I train the O lifts at two gyms: one uses the Vulcan training kg bumpers, the other has an assortment of Rogue, Pendlays and a set of the American Barbell Urethane (competition) plates. Both gyms have multiple lifters 4 times/week. After 2 years, the Vulcans have proved to be outstanding bumpers. The white lettering wears off easy but otherwise, no chips, splits or loose bolts or centerpieces. By contrast, at the other gym, after just over one year, the Rogues and Pendlays require routine tightening on the bolts and some of the centerpieces have come so loose that attempting to tighten a bolt will just result in the entire centerpiece spinning around. Most of the Rogues and Pendlays also have chips missing from the circumference of the plate. By comparison, the American Barbell plates have held up quite well. No chips or scratches and no bolts to tighten or loose centerpieces. Of course, at the significantly higher price, not shocking that the ABs look better and last longer than the Rogues or Pendlays.

        • jburgeson September 8, 2015, 10:11 am

          Not too long ago, Rogue sourced their bumpers through Pendlay, and Pendlay is just bad. Rogue doesn’t source a single thing that I know of from them anymore, so I’m hoping that the new discs are a little better… especially since I own a set! Do you like the urethane plates at all? Notice any difference in bounce, feel?

          • shane September 8, 2015, 10:35 am

            I have a set of Eleiko’s Urethane. I believe they are made in the same factory as AB’s. My experience is they definitely bounce a little more, but not tremendously. However, for a big gym setting I think they are a great choose because everything I’ve read and seen is that they are indestructible. I am also pretty sure the Gen1 rogue plates where just Pendlay with different lettering……and equally crap! My coaches barbell club uses the Rogue 2.0 plates 3 times a day and they are holding up great. I also have a set of Rogues new “comp” plates in my garage, and I actually like them even more that my werksan training plates. Not endorsing Rogue, but it seems they really have stepped up their gear in the last 2 years.

          • Scott September 8, 2015, 11:00 am

            Yes, texture and appearance of the AB Urethane plates is more like a sponge, whereas the other brands/materials I”ve used have more of a smooth, plastic finish. In terms of bounce, the AB Urethane have little to no bounce whereas the Rogues and Pendlays I can usually “dribble” on the first hop (like a basketball) without bending over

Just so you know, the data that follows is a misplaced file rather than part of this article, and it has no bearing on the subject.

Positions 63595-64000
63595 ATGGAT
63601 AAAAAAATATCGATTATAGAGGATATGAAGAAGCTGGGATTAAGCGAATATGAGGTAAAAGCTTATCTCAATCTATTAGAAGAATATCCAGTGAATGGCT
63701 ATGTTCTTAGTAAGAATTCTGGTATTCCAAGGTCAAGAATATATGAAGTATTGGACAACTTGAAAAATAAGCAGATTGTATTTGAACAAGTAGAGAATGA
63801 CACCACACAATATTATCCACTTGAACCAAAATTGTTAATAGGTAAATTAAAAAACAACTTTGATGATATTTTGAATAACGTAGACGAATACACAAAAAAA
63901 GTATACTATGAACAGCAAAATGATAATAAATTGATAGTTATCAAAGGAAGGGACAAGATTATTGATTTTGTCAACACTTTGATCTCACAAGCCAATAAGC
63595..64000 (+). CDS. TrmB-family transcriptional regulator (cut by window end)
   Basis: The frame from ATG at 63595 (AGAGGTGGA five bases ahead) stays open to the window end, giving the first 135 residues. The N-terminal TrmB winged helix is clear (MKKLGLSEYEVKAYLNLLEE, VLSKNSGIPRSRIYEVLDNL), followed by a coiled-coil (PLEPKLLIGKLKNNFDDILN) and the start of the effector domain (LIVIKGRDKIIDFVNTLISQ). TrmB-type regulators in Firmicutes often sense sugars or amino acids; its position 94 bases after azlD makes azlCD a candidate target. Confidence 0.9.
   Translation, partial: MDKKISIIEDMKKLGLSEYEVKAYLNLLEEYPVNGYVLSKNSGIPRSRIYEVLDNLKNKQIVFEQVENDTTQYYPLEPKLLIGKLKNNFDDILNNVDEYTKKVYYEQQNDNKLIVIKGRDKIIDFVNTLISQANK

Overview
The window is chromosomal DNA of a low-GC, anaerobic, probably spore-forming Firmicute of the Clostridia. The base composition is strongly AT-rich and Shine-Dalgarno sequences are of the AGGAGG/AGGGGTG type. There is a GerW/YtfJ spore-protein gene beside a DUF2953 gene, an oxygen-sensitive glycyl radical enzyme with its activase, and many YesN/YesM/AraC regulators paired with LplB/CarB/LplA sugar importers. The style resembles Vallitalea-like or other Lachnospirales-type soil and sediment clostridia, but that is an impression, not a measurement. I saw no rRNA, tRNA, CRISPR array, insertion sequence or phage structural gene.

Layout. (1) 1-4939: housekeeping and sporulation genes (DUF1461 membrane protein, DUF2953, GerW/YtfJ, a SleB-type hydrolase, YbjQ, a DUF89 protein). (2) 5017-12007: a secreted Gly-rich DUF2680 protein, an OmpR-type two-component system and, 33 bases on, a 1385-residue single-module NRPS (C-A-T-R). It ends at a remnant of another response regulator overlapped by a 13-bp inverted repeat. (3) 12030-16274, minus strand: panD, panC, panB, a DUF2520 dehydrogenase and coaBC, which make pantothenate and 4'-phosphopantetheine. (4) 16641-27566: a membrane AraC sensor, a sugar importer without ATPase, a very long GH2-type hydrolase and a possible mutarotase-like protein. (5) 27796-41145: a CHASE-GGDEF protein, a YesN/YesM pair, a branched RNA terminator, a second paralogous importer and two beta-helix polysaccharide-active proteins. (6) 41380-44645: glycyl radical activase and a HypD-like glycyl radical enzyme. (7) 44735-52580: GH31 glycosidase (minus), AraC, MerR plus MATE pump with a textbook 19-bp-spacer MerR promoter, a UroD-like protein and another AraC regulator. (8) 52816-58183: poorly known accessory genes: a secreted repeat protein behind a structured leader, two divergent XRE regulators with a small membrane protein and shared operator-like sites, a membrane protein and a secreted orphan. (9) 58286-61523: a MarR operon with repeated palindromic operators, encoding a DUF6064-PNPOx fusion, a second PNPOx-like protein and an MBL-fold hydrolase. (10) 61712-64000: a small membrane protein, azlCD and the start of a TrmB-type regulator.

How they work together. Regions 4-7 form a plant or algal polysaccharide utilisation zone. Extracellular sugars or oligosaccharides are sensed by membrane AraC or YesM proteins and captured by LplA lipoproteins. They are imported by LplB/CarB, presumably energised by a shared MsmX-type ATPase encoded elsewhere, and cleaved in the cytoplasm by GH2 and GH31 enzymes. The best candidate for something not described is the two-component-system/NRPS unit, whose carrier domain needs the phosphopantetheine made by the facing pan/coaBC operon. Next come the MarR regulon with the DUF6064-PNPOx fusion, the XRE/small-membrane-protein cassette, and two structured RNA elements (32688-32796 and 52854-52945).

The other notable thing about the AB Urethane plates is that they will not fit on all bars. The gym that uses them has assortment of AB, Pendlay and Yorks. The AB plates will not fit on the Yorks, which I suppose indicates that the ABs have a slightly smaller hole to produce less rattling around.

            A couple points on customer service and warranties: These are AB’s top of the line plates. They SHOULD be more durable and less bouncy for the money. The gym originally purchased one of the “training” varieties, which began bulging on the sides after a few weeks of use. AB acknowledged the problem and sent the Urethane plates as loaners until they could get the problem fixed. That was more than a year ago and they have never called back. Don’t know what that means about the status of their “training” bumpers but I think it speaks well of them for customer service.

            Similarly, I know you are not impressed with Pendlay products and I will say that I, too had a bar sleeve seize on me after 5 years but MDUSA replaced the bar at no cost to me after I sent a video demonstrating the problem. Nobody likes equipment failures and I also cannot recommend Pendlay’s bumpers based on what I have seen, but I will at least give MDUSA points for owning the problem and fixing it.

            BTW, thanks for your research and recommendations. Extremely useful info and much appreciated.

            • jburgeson September 8, 2015, 11:25 am

              I have a pair of the urethane and I like them a lot, but you don’t see them around often so I like to know what people think about them. Do you know which plates were the problem plates? The ones that were replaced with the urethane? I’ve not heard anything about any bad AB plates other than the old, basic plate bumpers.

              I remember a while back people had to post their complaints about their Pendlay bars in public forums to get the problem solved. Like if MDUSA refused to fix their broken bar, they’d go tell the world on the CrossFit forums or something like that, and wouldn’t you know it that MDUSA would respond and fix it. That bothers me to no end that it takes something like that to get a warranty issue handled. I want to say you got lucky, but to be fair who knows how many they fix vs don’t fix that we never hear about… so maybe the others were unlucky. Shrug. I still don’t like them =p

  • Robert February 11, 2015, 2:48 pm